By Aaron Sekhri
Former Secretary of State Condoleezza Rice spoke Monday morning about the multifaceted nature of Chinese-U.S. relations. Rice emphasized that economic, military and diplomatic relations between the two states hinge upon domestic political reform in China at this critical juncture of possible leadership transitions in both countries.
The event, titled “Finding the Balance in a New Era: Dynamics of the U.S.-China Relationship,” was hosted by the Forum for American Chinese Exchange (FACES) and filled the Bechtel Conference Center in Encina Hall with a crowd largely composed of students.
Rice, a professor of political science and former University provost, began by challenging a mentality that can dominate international relations.
“There is a tendency in foreign policy to want to have a very simple way of thinking about every relationship,” she said. “It’s either an alliance, a relationship of friends or an adversarial one.”
Criticizing this propensity, Rice explained the danger of “zero-sum” views of complex relationships, despite the “comforting” nature of these characterizations. Citing the example of the six-party talks on North Korean nuclear nonproliferation, in which China was a party, she pointed out that relations between large, opposing powers did not have to be adversarial.
Pivoting to the nuances of U.S.-Chinese economic relations, Rice discussed the internal economic policies of the Chinese government. Citing aggressive Chinese expansion into developing markets, undue advantages granted to domestic firms and allegations of currency manipulation, she argued that the Chinese were posturing against U.S. interests.
“There is a feeling that…China [is] on an uneven playing field, vis-a-vis foreign competition,” she said.
Indeed, Rice said that the “the hope had been for a much more cooperative [economic] framework to have emerged” than the status quo.
“We saw the…bullet train of the Chinese economy,” Rice said, explaining the optimism behind China’s rapid growth and entry into the World Trade Organization. “But whether [China] will grow in a cooperative environment is to be seen.”
Finally, Rice declared that the last main determinant of Sino-American relations is domestic Chinese political behavior. She explained that the political repression and opaque rule of law that characterize the Chinese state must be reformed.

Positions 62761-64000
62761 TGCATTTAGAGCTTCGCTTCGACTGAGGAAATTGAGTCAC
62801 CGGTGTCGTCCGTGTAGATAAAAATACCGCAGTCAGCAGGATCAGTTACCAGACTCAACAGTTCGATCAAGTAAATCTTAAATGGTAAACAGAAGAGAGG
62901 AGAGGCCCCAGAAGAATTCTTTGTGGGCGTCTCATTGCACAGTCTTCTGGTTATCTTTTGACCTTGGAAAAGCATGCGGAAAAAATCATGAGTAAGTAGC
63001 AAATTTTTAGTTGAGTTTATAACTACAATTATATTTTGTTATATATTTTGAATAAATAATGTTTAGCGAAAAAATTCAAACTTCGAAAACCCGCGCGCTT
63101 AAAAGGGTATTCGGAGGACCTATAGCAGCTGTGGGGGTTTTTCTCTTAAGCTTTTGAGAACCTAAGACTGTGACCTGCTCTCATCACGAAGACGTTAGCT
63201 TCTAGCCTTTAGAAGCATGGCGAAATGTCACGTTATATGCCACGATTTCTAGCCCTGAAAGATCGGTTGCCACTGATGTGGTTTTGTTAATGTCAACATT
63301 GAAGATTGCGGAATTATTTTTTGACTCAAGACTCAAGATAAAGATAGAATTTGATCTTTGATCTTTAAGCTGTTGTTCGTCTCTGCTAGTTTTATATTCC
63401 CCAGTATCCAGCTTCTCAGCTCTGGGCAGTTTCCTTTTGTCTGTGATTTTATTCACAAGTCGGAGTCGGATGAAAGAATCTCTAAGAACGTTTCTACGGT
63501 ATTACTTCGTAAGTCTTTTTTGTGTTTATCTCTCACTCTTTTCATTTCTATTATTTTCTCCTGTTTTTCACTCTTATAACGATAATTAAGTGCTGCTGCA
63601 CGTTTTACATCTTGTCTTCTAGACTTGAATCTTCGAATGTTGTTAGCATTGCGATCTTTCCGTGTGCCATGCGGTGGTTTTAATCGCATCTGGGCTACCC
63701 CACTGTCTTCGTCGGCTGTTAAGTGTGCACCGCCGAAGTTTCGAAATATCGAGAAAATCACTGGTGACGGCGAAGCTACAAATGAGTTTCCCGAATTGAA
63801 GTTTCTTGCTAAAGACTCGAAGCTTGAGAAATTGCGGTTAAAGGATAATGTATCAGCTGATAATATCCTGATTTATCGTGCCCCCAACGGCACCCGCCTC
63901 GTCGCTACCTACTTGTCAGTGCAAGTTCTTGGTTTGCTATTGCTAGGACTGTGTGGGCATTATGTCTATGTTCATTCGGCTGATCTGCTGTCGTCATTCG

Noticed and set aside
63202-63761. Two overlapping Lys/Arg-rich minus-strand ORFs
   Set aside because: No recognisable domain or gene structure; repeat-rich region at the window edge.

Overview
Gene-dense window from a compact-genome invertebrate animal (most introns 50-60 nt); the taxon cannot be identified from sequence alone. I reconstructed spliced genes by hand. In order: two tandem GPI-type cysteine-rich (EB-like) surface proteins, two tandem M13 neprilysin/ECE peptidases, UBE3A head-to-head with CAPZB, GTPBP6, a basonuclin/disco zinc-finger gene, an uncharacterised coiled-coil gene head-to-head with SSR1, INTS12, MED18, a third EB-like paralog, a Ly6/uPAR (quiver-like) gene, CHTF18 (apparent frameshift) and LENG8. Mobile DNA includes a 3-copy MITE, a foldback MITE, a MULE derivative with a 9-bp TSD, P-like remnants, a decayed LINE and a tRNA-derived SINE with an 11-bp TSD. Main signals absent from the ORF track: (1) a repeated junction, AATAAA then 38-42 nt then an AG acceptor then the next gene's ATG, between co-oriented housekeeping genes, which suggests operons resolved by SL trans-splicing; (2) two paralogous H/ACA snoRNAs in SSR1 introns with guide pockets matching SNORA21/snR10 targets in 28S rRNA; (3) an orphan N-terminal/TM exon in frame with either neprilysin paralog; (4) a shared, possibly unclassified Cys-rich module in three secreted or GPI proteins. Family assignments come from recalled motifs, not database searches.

“If you want to be an international economy, you can’t tell people to think at work, but not at home,” she said.
But she also complimented China for recent advances in poverty alleviation and economic development. As China continues to grow, Rice warned of potential “political stresses and strains,” because of the rigidity and hierarchy of the political system.
She pointed out that the current Chinese government’s legitimacy is becoming increasingly tenuous, as it has been largely built upon growing wealth and rising standards of living.
“Legitimacy based on prosperity is really, really hard to maintain because expectations are always increasing,” she said. “Legitimacy based on consent must [come to China] soon.”
To conclude, Rice took questions from the audience on topics that ranged from drone strikes to North Korean diplomacy. She often reached back into past experience as secretary of state, but also as a girl growing up in the segregated South. Shying away from the political arena, Rice did not mention the possible ramifications of the upcoming U.S. elections and how different candidates would approach the challenges of Chinese foreign policy.
She closed her talk by offering a word of advice to the Chinese, albeit one ominous in tone.
“My hope is that the [new Chinese] Party Congress will present a reform agenda that is a real reform agenda,” she said. “Every leader that waits too long ends up like Mubarak.”